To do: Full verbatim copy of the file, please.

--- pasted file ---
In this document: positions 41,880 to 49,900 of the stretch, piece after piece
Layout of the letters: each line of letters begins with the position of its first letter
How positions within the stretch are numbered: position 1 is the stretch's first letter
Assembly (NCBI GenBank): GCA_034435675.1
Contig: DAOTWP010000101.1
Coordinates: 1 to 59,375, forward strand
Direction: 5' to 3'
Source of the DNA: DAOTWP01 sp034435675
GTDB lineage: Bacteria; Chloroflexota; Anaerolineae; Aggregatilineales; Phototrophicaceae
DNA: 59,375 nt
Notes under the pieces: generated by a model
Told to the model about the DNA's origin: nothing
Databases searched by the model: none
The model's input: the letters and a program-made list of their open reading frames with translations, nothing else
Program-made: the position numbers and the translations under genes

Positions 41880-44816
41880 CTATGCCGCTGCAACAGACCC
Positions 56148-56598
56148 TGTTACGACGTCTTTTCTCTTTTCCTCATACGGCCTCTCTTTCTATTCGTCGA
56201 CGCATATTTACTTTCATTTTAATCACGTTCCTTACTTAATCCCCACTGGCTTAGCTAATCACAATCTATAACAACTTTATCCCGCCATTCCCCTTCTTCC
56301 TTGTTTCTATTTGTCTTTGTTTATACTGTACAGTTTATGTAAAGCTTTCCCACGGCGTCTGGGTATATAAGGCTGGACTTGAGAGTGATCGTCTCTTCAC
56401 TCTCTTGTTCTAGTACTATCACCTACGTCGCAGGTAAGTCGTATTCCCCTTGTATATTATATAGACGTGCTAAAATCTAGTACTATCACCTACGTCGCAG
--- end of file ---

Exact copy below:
In this document: positions 41,880 to 49,900 of the stretch, piece after piece
Layout of the letters: each line of letters begins with the position of its first letter
How positions within the stretch are numbered: position 1 is the stretch's first letter
Assembly (NCBI GenBank): GCA_034435675.1
Contig: DAOTWP010000101.1
Coordinates: 1 to 59,375, forward strand
Direction: 5' to 3'
Source of the DNA: DAOTWP01 sp034435675
GTDB lineage: Bacteria; Chloroflexota; Anaerolineae; Aggregatilineales; Phototrophicaceae
DNA: 59,375 nt
Notes under the pieces: generated by a model
Told to the model about the DNA's origin: nothing
Databases searched by the model: none
The model's input: the letters and a program-made list of their open reading frames with translations, nothing else
Program-made: the position numbers and the translations under genes

Positions 41880-44816
41880 CTATGCCGCTGCAACAGACCC
Positions 56148-56598
56148 TGTTACGACGTCTTTTCTCTTTTCCTCATACGGCCTCTCTTTCTATTCGTCGA
56201 CGCATATTTACTTTCATTTTAATCACGTTCCTTACTTAATCCCCACTGGCTTAGCTAATCACAATCTATAACAACTTTATCCCGCCATTCCCCTTCTTCC
56301 TTGTTTCTATTTGTCTTTGTTTATACTGTACAGTTTATGTAAAGCTTTCCCACGGCGTCTGGGTATATAAGGCTGGACTTGAGAGTGATCGTCTCTTCAC
56401 TCTCTTGTTCTAGTACTATCACCTACGTCGCAGGTAAGTCGTATTCCCCTTGTATATTATATAGACGTGCTAAAATCTAGTACTATCACCTACGTCGCAG